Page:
Mike Babcock, Boone Jenner say phone incident was 'blown out of proportion'

Babcock and Jenner each released statements claiming things have been grossly mischaracterized, while Johnny Gaudreau and the NHL have also chimed in.

Columbus Blue Jackets head coach Mike Babcock and captain Boone Jenner have denied allegations that the bench boss violated the forward's privacy.

The allegations stemmed from Paul Bissonnette of Barstool’s Spittin’ Chiclets podcast stating that Jenner was summoned by Babcock for a meeting earlier this summer. Babcock allegedly asked to see the photos on Jenner’s phone, then used AirPlay to display Jenner’s photos on his office television.

*Warning, language in the video below is NSFW

Babcock and Jenner each released statements via the Blue Jackets, claiming the meeting has been grossly mischaracterized.

“While meeting with our players and staff I asked them to share, off their phones, family pictures as part of the process of getting to know them better. There was absolutely nothing more to it than that,” Babcock said.

“The way this was portrayed on the Spittin’ Chiclets podcast was a gross misrepresentation of those meetings and extremely offensive. These meetings have been very important and beneficial, not only for me but for our players and staff as well, and to have them depicted like this is irresponsible and completely inaccurate.”

Jenner echoed his coach's feelings, claiming the pictures helped the two get off on the right foot ahead of the new season.

“While meeting with Babs he asked me about my family and where I’m from, my upcoming wedding and hockey-related stuff,” Jenner said. “He then asked if I had pictures of my family and I was happy to share some with him. He showed me pictures of his family.

“I thought it was a great first meeting and good way for us to start to build a relationship. To have this blown out of proportion is truly disappointing.”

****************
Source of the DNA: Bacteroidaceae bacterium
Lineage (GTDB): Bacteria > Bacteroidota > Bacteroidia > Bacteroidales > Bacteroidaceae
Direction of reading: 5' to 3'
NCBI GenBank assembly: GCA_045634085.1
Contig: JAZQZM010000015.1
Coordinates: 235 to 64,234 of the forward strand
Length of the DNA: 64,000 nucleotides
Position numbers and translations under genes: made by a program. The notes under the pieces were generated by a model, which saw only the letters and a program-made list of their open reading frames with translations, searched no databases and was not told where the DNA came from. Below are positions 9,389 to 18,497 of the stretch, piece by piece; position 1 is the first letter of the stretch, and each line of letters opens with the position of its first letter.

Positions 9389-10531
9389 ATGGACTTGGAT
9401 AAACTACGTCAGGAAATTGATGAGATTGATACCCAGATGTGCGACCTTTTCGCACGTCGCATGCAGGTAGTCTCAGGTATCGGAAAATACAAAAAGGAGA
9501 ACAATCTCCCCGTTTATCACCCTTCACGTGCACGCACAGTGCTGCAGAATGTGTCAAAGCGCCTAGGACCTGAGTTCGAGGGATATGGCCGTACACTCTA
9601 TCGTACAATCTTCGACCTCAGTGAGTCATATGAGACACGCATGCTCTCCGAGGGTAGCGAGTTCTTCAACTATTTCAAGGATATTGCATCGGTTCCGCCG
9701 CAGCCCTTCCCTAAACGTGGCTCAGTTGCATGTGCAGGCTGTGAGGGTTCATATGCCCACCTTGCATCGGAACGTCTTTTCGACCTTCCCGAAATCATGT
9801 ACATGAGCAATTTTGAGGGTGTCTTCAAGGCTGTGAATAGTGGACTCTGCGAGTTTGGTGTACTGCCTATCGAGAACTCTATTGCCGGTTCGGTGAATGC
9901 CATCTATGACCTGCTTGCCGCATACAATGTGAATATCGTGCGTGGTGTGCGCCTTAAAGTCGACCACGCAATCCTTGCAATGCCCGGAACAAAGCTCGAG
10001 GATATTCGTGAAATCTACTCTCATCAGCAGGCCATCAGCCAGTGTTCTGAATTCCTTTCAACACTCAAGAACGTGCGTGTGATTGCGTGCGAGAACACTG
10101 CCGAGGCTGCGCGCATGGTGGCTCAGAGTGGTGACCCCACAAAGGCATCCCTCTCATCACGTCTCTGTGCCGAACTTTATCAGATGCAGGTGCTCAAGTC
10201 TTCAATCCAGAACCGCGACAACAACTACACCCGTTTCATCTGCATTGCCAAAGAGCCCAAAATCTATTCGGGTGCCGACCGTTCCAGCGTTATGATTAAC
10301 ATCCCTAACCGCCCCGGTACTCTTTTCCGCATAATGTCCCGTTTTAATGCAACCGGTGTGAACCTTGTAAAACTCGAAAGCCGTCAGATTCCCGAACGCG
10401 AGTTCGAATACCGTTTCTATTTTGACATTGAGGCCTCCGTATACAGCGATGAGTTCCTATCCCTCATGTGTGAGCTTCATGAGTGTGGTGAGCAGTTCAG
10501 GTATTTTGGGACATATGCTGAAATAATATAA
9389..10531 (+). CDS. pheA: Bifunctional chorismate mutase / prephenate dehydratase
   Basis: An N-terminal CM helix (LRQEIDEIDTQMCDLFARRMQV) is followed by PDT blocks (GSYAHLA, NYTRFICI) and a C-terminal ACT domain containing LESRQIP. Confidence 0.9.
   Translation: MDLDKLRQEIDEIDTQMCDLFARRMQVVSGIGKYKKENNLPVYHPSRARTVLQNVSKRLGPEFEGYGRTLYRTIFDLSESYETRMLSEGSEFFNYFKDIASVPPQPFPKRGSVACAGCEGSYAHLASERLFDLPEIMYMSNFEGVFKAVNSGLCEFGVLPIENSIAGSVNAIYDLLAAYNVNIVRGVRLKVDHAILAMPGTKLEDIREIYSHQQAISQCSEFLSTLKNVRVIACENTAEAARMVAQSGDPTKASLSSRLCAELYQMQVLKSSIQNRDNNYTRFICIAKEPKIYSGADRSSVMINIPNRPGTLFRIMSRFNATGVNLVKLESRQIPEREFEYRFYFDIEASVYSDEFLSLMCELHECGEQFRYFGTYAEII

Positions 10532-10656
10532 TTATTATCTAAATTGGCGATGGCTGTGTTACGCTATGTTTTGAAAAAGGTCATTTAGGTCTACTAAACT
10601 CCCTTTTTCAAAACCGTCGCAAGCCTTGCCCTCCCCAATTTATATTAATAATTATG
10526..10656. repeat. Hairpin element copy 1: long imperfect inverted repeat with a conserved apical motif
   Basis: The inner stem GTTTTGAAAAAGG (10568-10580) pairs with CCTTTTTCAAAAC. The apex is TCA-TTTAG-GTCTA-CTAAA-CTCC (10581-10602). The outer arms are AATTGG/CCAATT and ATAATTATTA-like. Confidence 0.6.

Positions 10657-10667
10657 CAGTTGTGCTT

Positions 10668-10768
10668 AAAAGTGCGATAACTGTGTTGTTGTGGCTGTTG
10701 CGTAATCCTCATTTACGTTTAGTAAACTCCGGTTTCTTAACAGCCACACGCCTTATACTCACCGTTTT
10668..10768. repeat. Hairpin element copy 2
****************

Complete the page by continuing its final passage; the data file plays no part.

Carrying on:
Star Blue Jackets forward Johnny Gaudreau backed Babcock and Jenner publicly, saying the allegations were "shocking" to him and that his interactions with his new coach have only been positive.

“Personally, I had a great meeting with him,” Gaudreau told ESPN's Kristen Shilton on Tuesday. “We got to share things together, pictures of our family. I was a little upset to see the way it was handled and how it came out ... but nothing you can do about it. We got off to a great start, had a great meeting with him and looking forward to working together.”

Bissonnette, however, did not back down from his stance after the statements were released, releasing a tweet that told Babcock to "knock off the bulls***."

Mike Babcock was named head coach of the Columbus Blue Jackets this summer. (Photo by Jason Mowry/Getty Images)
Mike Babcock was named head coach of the Columbus Blue Jackets this summer. (Photo by Jason Mowry/Getty Images) (Getty Images)

NHL deputy commissioner Bill Daly also chimed in on the allegations.

“We followed up with the club, and I know the Players’ Association has followed up directly with the players,” Daly told's Nick Cotsonika. “What was being reported by Paul Bissonette — or at least his characterizations of what transpired — isn’t consistent with what the players are reporting to the Players’ Association, including that none of them felt that the interactions were at all inappropriate or impromper.”

Asked if the NHL is currently satisfied that “this a non-issue,” Daly responded: “At this point, yes.”

Babcock is no stranger to controversy and alleged mistreatment of players. During his tenure with the Toronto Maple Leafs, it was revealed that Babcock made Mitch Marner rank his teammates’ work ethic. Babcock then read the list aloud to the rest of the team.

Johan Franzen, who starred for the Detroit Red Wings under Babcock’s watch, called him the worst person he’s ever met, accusing Babcock of verbally abusing him.

Babcock was hired by the Blue Jackets on July 1, his first NHL head coaching position since being fired by the Maple Leafs in November 2019. The 60-year-old was once considered one of hockey’s master tacticians, leading the Anaheim Ducks to a Stanley Cup Final appearance in 2003, while winning the Cup with the Red Wings in 2008. Babcock’s 700 wins rank 12th all-time, fifth among active coaches.

On the international stage, he has coached Canada to two Olympic gold medals, World Juniors gold, World Championship gold and a World Cup of Hockey title.